So, 2005 will be a hugely important year for top earners to take advice on their pension arrangements and decide how best to protect their pension funds, what type of scheme to have and what assets to put into their pension. The requirement to buy an annuity by age 75 is also to be dropped, under certain conditions.

Implications for investment of pension fund assets?

There are likely to be significant changes in the investment approach of most pension schemes. In particular, for defined benefit schemes, there will be a continuing trend towards investment approaches which aim to match the liability payments, rather than just aiming to maximise returns. Trustees will be required to demonstrate that they have considered carefully how their investment allocations are suitable for meeting the pension liabilities.

In the past, pension fund portfolios have relied heavily on expected high equity returns to deliver long term growth, with well over half their assets invested in equities. The typical approach has simply aimed to 'maximise returns and minimise risk'. This sounds sensible, but it is not clear that maximising returns is the best strategy for ensuring members' pensions will be paid. A high return strategy will not necessarily benefit members (since good investment returns are more likely to lead to lower employer contributions than to higher pensions) and high risks could jeopardise the security of the pensions if investment returns are poor. A higher risk asset allocation may well mean that the downside risks are greater than the upside potential.

So the investment aims of defined benefit schemes in future are likely to focus more on minimising downside risk, which may well mean a much reduced reliance on equity investments and a more broadly diversified portfolio, investing in bonds, index-linked gilts and probably also alternative assets, derivatives and swaps.

Pension fund investment benchmarks will become more scheme-specific. The Minimum Funding Requirement (MFR) will be replaced next year with a new 'Scheme-Specific Funding Standard', which should lead to more emphasis on liability-led investing. Derivative strategies can help achieve a closer match between assets and liability profiles and focussing on absolute returns, rather than returns relative to an index, will become more common. Diversification into hedge funds, funds of hedge funds, and derivatives are likely to become more mainstream, with trustees aiming to benefit from risk premia in asset classes other than just equities. Using hedge funds, for example, or commodities, whose returns are lowly correlated with the returns of traditional assets, can greatly enhance the efficiency of a pension fund portfolio, reducing the risk and enhancing potential returns.

Investment of personal pension fund assets

The investment options for personal pensions will be opened up enormously after 'A-day'. At the moment, there are many different types of pension scheme, each with different investment restrictions. In future there will be very few restrictions on which assets can be put into a pension. For example, residential, commercial and overseasproperty, art, stamp collections, classic cars, hedge funds and derivatives are expected to be allowed. People will be able to borrow 50% of the fund value and take out a mortgage to pay for a property in their pension, with full tax relief. In fact, the post-April 2006 proposals are a huge potential tax giveaway to top rate taxpayers. Those who can afford to should probably consider putting as much as they can into a pension, in case the Treasury decides to reduce this generosity. Certainly, they should seek independent advice from an adviser who is up to speed with the implications of the new regime.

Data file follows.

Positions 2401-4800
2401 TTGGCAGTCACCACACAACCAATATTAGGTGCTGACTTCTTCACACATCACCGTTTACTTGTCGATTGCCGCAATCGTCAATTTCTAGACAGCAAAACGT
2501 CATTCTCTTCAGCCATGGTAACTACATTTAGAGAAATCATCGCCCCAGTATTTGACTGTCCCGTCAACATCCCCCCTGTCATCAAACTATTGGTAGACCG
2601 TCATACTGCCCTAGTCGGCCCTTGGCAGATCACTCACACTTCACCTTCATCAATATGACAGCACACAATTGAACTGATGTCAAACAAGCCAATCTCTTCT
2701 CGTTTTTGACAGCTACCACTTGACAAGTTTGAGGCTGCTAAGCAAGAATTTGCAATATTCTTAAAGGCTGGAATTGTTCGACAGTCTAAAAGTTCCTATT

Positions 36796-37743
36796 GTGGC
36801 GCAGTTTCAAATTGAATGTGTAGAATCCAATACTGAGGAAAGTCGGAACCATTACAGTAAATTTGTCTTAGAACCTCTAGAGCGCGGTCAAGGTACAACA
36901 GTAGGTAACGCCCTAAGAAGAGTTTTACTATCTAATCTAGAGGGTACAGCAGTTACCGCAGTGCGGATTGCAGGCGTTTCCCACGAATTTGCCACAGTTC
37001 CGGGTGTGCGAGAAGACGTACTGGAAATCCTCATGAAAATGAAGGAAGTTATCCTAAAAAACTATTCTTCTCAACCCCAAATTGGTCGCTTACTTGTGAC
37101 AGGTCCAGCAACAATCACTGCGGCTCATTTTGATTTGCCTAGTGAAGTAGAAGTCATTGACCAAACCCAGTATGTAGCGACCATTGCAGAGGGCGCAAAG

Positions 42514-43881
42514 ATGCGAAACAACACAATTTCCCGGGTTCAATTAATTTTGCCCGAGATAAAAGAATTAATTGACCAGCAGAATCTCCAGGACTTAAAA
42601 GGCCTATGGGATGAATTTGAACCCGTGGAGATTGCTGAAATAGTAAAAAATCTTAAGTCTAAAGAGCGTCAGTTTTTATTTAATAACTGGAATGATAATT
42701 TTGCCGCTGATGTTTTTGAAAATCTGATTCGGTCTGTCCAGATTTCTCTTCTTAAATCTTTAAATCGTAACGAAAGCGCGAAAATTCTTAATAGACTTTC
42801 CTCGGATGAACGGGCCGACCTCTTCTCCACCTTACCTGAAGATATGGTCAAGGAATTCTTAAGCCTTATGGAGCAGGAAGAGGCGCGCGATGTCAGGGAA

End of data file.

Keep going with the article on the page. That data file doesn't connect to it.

The new pension environment

These tax changes could fundamentally change the whole environment for pensions. It will no longer be necessary to think about pension contributions every year, for fear of losing an annual allowance. Pensions could become a 5 - 10 year exercise, perhaps later in life, contributing large sums with full tax relief and perhaps saving in a different form earlier on, without having to lock the money away for decades. Another effect of these tax changes may be that top executives will no longer be contributing to pensions (because they will already have their £1.5million pension amounts and can't do any more) which might mean they lose interest in providing pensions for their workforce. Given the reduction in confidence in pensions generally, this is a worrying prospect.

Reforms still urgently required

1. Reform State pensions

There will be significant reforms for occupational and personal pensions, but one area which Government has failed to tackle, is radical reform of the state pension system. This is urgently required. At the moment, the state pension system is undermining private provision. The UK pension model over the past few decades has relied on continually reducing state pensions and shifting the burden of pension provision onto the private sector, companies and then individuals. However, the reductions in state pension have gone too far and the burdens placed on companies and individuals have become too great. Company provision is falling, most schemes are in deficit and closing and state pensions are so low that most people cannot live on them. The result is that the majority of pensioners now need to apply for means tested benefits (the pension credit) in order to escape poverty. This, however, penalises private pension savings. Those who are entitled to pension credit will lose at least 40% of their pension and in many cases all of it, when they claim the benefit. This is a huge disincentive to pensions and has resulted in a situation where forecasts suggest that over 75% of pensioners will be entitled to pension credit in future. Therefore, pensions are no longer suitable for many people and financial advisers cannot safely recommend a pension to anyone who is not on higher rate tax, who does not have an employer contribution, or who cannot be sure that they will be in the top 25% of the income distribution on retirement.